Hull moved for summary judgment, arguing that under the language of the Declaration as modified, Kace was required to maintain the 5:1000 parking ratio and had not done so. Thus, Hull contended that he properly terminated Kace's easement over Tract C. Hull further argued that the now-fenced parking area violated his right to access all parking on Tract A. Kace also moved for summary judgment, contending that Hull had not properly nor timely notified Kace of the easement termination and therefore had no power to terminate the easement. Kace also argued that it met the modified Declaration's requirement of a 5:1000 parking ratio. The court granted Hull summary judgment on the issue of the fenced parking area, finding that the plain language of the Declaration required that all parking areas created on Tract A were to be available to Hull. The court denied all parties summary judgment on the question of whether Hull properly and timely terminated the easement for failure to maintain the requisite parking ratio. The court explained that the Modification was not binding to amend the Declaration, and that the unamended Declaration allowed the local zoning regulations to control the parking ratio since the building on Tract A was now something other than a retail development. The court concluded that a post office was not a retail development but that issues of fact precluded the court from classifying the building precisely under the zoning regulations. Accordingly, since the court could not determine at this stage what the local zoning regulations required for parking facilities on Tract A, and since the court determined that some evidence showed that Hull may have neglected to assert his right to adequate parking on Tract A, the court decided that summary judgment was inappropriate.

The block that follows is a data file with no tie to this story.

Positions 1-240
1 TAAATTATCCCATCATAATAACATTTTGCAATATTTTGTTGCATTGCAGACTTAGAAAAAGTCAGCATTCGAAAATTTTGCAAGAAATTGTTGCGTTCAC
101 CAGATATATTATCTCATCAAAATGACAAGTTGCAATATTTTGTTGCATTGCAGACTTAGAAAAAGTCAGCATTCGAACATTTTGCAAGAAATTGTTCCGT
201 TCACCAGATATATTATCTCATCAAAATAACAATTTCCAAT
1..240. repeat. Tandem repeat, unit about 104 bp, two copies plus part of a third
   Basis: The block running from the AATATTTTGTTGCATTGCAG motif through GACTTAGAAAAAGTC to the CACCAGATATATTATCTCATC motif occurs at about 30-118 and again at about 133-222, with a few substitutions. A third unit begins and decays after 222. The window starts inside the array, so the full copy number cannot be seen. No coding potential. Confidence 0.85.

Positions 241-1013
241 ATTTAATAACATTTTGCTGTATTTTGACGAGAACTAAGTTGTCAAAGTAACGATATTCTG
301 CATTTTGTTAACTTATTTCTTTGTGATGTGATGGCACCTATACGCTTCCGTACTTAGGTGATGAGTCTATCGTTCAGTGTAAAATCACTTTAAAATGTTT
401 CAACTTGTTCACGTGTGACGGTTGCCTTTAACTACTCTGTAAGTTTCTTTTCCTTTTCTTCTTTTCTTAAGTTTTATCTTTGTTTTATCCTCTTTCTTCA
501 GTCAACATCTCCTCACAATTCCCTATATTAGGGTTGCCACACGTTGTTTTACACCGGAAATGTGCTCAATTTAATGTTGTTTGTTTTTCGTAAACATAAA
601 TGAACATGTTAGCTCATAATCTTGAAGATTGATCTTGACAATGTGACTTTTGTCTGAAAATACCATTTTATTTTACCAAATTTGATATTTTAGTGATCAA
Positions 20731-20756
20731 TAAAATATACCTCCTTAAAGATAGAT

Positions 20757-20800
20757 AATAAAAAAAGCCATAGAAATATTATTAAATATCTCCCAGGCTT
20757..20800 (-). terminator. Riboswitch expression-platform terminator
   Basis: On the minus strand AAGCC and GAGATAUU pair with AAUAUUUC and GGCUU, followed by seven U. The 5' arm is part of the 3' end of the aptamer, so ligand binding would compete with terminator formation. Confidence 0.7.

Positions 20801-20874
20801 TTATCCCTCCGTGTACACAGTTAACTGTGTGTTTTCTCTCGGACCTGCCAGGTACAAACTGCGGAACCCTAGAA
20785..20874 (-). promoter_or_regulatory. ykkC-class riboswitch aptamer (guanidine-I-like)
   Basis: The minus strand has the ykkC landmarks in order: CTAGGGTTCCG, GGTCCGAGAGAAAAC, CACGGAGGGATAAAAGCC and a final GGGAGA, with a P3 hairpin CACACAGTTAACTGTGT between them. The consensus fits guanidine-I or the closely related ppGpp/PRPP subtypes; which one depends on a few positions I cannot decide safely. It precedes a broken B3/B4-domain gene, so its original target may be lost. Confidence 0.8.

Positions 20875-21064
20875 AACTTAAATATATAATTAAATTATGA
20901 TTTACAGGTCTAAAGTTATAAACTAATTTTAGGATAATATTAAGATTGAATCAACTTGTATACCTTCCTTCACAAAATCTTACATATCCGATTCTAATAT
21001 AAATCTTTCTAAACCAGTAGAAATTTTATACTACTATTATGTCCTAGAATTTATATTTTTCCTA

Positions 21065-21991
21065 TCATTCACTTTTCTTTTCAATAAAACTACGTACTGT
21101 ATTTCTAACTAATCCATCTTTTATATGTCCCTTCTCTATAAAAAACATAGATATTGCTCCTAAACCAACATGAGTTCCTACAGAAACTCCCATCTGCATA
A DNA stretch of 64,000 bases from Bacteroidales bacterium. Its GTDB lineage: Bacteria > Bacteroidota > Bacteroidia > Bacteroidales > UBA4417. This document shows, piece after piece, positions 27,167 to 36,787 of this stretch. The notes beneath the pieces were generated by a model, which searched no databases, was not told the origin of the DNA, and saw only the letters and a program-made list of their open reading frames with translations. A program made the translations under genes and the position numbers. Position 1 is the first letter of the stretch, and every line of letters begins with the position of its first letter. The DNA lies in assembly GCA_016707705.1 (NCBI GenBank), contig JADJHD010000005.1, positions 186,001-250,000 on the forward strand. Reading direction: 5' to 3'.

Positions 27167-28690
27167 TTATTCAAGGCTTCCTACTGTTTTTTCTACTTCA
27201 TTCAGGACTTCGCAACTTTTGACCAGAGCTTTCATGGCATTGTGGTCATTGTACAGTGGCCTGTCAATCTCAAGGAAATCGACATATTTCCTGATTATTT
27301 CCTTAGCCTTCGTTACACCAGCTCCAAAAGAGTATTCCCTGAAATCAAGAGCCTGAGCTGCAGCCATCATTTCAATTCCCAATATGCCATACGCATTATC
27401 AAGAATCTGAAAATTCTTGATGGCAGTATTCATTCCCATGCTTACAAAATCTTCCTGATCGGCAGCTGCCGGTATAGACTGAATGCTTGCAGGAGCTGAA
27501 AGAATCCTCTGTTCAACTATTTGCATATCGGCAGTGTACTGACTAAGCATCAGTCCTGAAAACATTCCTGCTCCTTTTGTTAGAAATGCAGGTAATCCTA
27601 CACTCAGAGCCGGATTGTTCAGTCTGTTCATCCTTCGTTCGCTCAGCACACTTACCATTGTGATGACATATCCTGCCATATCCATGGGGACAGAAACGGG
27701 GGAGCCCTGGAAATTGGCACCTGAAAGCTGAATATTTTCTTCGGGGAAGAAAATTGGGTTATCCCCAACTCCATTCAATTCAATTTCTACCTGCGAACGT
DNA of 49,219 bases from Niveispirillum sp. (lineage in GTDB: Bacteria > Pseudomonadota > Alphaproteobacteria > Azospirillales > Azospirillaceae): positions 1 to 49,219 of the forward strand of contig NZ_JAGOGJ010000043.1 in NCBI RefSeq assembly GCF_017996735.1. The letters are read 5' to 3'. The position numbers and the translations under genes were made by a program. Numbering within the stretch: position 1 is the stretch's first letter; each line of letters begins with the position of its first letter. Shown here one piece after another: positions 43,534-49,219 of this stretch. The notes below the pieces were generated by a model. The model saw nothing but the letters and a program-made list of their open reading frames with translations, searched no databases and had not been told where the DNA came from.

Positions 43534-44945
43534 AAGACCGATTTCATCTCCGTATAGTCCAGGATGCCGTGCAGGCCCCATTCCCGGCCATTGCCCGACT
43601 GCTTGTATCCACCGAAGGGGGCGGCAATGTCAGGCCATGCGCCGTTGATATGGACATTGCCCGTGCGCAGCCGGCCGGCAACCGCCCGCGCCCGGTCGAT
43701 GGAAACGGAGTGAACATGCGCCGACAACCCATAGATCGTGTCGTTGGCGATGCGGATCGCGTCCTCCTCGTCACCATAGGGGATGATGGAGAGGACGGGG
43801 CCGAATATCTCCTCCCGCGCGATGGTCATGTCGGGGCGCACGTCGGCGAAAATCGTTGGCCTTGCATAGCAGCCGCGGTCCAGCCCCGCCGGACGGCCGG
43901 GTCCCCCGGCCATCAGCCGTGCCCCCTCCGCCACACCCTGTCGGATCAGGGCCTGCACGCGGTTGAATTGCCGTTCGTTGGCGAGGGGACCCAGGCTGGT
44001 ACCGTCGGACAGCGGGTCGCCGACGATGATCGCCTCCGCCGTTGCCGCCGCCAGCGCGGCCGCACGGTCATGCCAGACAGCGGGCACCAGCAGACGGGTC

Id. at 297-299.

We resolved Kace's appeal by holding that the trial court correctly determined that the Declaration required that all parking areas created on Tract A were to be available to Hull and that Hull could not be excluded from Tract A. Kace I at 300-301 (2), 302-304 (4), (5). In reaching this conclusion, we specifically found that Kace's Supremacy Clause arguments pertaining to the application of local zoning ordinances to its USPS tenant were both untimely raised and without merit. Id. at 299-300 (1). Therefore, we affirmed the court's injunction holding that it "sufficiently described the property and the act to be restrained." Id. at 301-302 (3). We resolved Hull's cross-appeal by determining that the trial court erred in denying Hull's motion for summary judgment. We held that since the undisputed evidence showed that Kace did not maintain sufficient parking as required under the Modification, Hull had the right to terminate Kace's easement over Tract C. Id. at 302-304 (5). We also held that Hull timely terminated Kace's easement in Tract C. Id. at 304-305 (6).